A Griffith University research project involving more than 2200 Year 10 students has raised the alert at 14 Catholic high schools in Queensland during the past 12 months, while also measuring teen attitudes to alcohol and binge drinking intentions.
While early findings showed the Game On: Know Alcohol program changed attitudes towards binge drinking for the better, the results also showed one third of Year 10 students having had at least one full alcoholic drink in their lifetime.
The research findings were unveiled just 10 days before 30,000 high school-leavers converge on the Gold Coast for the annual Schoolies festival.
The study also found 5% of Year 10 students reported binge drinking at least once a month and 2% reported binge drinking on a weekly basis. Students who reported higher binge drinking levels reported more frequent alcohol drinking for their fathers.
Initial findings indicate Game On: Know Alcohol has successfully increased knowledge about the effects of alcohol. Students’ attitudes towards excessive alcohol consumption were less favourable after their participation in the program. Intentions to drink alcohol were lowered for students who reported alcohol drinking after taking part.
The program aimed to shift adolescent beliefs away from thinking that drinking alcohol to excess is enjoyable and fun. It included activities such as wearing beer goggles and lying in the gutter pretending to have passed out.
“As a mother of three, I want my children to be safe when they decide to go out,’’ Professor Rundle-Thiele said.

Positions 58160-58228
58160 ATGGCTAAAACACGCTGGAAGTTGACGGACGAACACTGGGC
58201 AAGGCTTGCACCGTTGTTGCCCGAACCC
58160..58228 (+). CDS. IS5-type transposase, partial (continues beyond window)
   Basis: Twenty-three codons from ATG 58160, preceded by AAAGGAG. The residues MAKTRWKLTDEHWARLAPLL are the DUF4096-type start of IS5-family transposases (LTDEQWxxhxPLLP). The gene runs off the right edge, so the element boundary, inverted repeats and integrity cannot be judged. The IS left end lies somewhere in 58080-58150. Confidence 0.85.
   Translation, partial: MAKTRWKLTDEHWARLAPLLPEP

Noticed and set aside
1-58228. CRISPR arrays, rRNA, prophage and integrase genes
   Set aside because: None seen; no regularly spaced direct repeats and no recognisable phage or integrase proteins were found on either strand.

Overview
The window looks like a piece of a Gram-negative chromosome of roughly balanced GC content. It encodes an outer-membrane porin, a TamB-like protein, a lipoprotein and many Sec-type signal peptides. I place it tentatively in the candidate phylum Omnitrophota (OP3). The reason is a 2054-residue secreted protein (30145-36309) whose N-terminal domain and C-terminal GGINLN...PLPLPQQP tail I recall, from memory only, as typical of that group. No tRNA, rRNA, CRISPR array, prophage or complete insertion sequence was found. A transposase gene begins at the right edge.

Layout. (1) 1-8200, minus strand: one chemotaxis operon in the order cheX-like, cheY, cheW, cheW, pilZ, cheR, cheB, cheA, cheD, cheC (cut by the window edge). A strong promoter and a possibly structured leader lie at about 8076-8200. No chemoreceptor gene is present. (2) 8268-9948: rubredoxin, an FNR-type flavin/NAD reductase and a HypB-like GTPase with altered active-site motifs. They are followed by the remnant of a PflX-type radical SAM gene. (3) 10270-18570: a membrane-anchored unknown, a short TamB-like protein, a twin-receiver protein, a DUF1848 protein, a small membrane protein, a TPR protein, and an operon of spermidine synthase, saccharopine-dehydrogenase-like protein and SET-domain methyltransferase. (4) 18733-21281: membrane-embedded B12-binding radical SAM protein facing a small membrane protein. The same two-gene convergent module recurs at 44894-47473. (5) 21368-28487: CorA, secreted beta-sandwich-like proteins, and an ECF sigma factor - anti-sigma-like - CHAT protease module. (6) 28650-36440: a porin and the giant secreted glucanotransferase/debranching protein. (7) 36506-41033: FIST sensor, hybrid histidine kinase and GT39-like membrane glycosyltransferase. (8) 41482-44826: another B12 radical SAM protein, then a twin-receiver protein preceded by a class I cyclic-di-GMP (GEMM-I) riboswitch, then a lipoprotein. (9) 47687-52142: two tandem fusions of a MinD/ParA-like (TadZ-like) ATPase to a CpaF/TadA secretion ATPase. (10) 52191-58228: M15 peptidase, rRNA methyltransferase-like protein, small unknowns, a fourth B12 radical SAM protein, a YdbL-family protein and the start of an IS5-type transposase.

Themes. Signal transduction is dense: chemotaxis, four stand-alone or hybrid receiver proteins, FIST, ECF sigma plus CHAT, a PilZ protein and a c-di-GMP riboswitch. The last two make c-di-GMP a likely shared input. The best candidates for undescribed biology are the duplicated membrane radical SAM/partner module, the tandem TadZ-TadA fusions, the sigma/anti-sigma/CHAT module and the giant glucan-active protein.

“Time spent in schools talking about alcohol is crucial to encourage a more responsible approach when it comes to drinking in Australia. It is important that young teenagers know they don’t have to drink to excess if at all to have a good time.
“This message is increasingly important around an event like Schoolies when risk taking could amplify the associated dangers.”
Game On: Know Alcohol used a range of custom-built online games such as ‘Dumb Driver’, which allows students to explore how alcohol affects control, and ‘Perfect Pour’, which shows students how difficult it is to pour a standard drink.
PhD candidate Timo Dietrich said most drinking still happened at home and adults need to consider their own alcohol drinking behaviour if they want their teenagers to stay away from alcohol drinking.
“Our research shows that parent drinking rates impact on adolescent drinking behaviour. Our statistics show that the more you drink as a parent, the more likely your child is to drink alcohol at higher levels.”